Since President Joe Biden signed the $1 trillion infrastructure act into law last week, state broadband officials have expressed optimism that its $65 billion in broadband funding can close their digital divides for good.
Despite nearly 70,000 North Carolina households and businesses conducting internet connection speed tests as part of a year-long survey, the state “still has a lot more to do” before it can begin a $1 billion broadband expansion, according to state officials. The survey, launched in July 2020 by North Carolina State University’s Friday Institute, found that at least 450,000 households, or roughly 10 percent of the state, lacks adequate broadband coverage.
The Emergency Broadband Benefit Program continues to have a positive impact on many communities nationwide, but persistent challenges to accessing the benefit limit full participation.
Tennessee will spend $500 million of its funding from the American Rescue Plan to expand broadband, though exactly where the money goes hinges on a statewide coverage map that’s still being developed.
The National Science Foundation (NSF) and the US Department of Agriculture are spending $8 million to build a rural broadband testing site in Ames, Iowa, that both industry engineers and researchers from Iowa State University plan to use for developing wireless technologies and piloting rural connectivity strategies.
There is an ongoing need to improve broadband data collections with community-level perspectives, affordability metrics, and adoption rates. Inaccurate federal broadband mapping data impacts broadband deployment efforts throughout the United States states and its territories. Using Federal Communications Commission data, state mapping, and submissions from local leaders, this report provides a state-by-state review of broadband access.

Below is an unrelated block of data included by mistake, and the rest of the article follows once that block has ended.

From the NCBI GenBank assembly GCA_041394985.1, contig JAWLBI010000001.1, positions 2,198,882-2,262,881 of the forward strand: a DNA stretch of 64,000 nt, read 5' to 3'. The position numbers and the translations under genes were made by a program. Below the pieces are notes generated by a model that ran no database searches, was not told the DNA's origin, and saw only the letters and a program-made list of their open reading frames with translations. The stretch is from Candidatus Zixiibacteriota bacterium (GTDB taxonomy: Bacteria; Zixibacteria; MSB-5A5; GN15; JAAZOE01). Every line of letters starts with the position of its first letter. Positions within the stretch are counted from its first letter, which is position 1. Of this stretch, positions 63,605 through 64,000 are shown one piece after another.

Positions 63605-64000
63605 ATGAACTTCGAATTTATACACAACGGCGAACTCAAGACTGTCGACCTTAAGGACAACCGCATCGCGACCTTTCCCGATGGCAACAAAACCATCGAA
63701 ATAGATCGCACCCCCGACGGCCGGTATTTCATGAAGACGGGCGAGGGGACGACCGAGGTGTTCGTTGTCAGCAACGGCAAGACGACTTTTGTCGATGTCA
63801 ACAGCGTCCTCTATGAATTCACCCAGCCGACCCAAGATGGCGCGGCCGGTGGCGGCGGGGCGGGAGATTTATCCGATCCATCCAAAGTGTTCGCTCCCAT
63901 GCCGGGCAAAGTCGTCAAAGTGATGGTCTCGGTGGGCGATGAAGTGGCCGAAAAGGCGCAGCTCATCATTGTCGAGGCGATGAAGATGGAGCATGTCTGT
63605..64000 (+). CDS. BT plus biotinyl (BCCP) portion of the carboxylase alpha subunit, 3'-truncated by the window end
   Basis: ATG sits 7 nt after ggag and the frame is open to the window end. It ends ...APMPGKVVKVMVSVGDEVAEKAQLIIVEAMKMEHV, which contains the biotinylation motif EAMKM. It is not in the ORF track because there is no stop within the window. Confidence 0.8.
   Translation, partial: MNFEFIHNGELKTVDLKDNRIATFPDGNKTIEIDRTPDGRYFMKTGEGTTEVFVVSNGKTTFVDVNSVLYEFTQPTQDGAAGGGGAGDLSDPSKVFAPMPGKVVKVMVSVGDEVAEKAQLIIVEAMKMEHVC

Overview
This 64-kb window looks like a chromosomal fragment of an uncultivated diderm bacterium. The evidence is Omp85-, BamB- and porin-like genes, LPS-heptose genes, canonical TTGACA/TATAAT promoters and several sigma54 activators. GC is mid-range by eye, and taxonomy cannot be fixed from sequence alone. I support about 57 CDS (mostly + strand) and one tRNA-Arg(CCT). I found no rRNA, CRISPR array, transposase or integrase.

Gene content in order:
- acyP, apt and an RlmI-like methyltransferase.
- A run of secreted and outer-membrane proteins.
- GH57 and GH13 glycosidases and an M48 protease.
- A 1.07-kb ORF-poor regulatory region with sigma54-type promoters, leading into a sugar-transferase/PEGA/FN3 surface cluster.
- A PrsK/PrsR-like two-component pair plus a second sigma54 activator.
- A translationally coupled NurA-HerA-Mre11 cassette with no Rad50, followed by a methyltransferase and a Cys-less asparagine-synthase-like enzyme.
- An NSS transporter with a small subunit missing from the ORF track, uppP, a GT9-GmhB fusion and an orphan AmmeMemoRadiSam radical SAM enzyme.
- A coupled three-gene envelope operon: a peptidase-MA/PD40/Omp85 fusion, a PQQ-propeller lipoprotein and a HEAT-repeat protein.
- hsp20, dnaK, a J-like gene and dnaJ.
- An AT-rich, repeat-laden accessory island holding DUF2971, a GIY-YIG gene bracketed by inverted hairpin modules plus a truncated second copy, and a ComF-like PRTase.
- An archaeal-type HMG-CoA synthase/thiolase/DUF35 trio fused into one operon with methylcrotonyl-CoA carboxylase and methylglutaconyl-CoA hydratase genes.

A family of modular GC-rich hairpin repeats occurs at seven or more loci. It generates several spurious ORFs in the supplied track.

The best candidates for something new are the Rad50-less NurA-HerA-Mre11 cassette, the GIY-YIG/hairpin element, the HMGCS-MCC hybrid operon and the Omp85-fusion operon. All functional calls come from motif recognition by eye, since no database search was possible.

Acting Federal Communications Commission Chairwoman Jessica Rosenworcel offered measured confidence about expanding broadband connectivity in schools following the pandemic. Addressing a virtual roundtable meeting of local officials from around Maryland, Chairwoman Rosenworcel promoted a trio of programs funded by Congress and the FCC aimed at improving connectivity for disadvantaged schools and communities.
As local governments begin to look at the communications networks present in their communities, they must not only focus on how to expand them so that all their citizens are connected but develop strategies to ensure that they remain operational under the most stressful conditions. During a natural disaster, cellular and broadband connections are used to get weather updates, procure information regarding evacuations, shelter in place orders, or other governmental alerts that are intended to keep citizens appraised of the current situation.
The Federal Communications Commission is reviewing applications from internet service providers to join the Emergency Broadband Benefit Program. The program has already received more than 380 applications from broadband providers interested in offering discounted services, though a program start date hasn’t been set. The FCC will send eligible households $50 per month for broadband service and as much as a $100 one-time benefit for a new computer or tablet.
The New Jersey Department of Education announced that the state has entirely closed its digital divide among students, connecting every K-12 public school student with the devices and broadband necessary to participate in digital classrooms. A survey of New Jersey school districts conducted by the state’s education department at the onset of the pandemic revealed that more than 100,000 students in the state could not access the internet at home and that school districts would need more than 150,000 additional devices to serve their students.